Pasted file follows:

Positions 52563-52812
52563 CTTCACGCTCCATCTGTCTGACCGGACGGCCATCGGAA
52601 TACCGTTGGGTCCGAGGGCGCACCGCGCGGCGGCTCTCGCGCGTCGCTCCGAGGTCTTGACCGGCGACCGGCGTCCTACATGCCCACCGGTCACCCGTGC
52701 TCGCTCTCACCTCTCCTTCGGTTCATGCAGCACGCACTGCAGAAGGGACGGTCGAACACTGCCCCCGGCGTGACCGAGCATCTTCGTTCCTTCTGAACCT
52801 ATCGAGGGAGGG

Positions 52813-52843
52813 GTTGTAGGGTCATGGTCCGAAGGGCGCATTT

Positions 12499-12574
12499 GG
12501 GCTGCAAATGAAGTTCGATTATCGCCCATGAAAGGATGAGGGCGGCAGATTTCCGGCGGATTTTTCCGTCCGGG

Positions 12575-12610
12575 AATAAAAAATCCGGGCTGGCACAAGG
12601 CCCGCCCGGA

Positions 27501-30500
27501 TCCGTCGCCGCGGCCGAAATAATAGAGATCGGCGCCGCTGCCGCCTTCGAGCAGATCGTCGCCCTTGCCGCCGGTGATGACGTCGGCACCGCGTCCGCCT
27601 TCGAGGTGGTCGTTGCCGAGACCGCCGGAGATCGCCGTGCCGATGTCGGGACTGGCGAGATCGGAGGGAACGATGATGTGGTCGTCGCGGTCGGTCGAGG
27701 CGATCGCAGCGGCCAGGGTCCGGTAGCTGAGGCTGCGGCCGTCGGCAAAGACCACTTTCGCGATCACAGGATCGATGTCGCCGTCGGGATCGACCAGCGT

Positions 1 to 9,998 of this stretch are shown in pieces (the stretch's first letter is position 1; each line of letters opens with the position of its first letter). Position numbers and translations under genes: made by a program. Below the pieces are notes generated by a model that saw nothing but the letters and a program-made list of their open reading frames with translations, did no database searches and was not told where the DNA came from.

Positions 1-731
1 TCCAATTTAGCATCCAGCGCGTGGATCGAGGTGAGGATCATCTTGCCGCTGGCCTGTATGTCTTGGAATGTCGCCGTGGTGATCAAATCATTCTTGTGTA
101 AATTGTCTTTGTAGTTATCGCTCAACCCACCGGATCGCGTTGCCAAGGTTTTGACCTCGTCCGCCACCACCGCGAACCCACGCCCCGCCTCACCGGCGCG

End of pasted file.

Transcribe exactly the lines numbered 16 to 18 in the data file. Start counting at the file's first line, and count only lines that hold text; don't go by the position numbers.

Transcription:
27601 TCGAGGTGGTCGTTGCCGAGACCGCCGGAGATCGCCGTGCCGATGTCGGGACTGGCGAGATCGGAGGGAACGATGATGTGGTCGTCGCGGTCGGTCGAGG
27701 CGATCGCAGCGGCCAGGGTCCGGTAGCTGAGGCTGCGGCCGTCGGCAAAGACCACTTTCGCGATCACAGGATCGATGTCGCCGTCGGGATCGACCAGCGT

Positions 1 to 9,998 of this stretch are shown in pieces (the stretch's first letter is position 1; each line of letters opens with the position of its first letter). Position numbers and translations under genes: made by a program. Below the pieces are notes generated by a model that saw nothing but the letters and a program-made list of their open reading frames with translations, did no database searches and was not told where the DNA came from.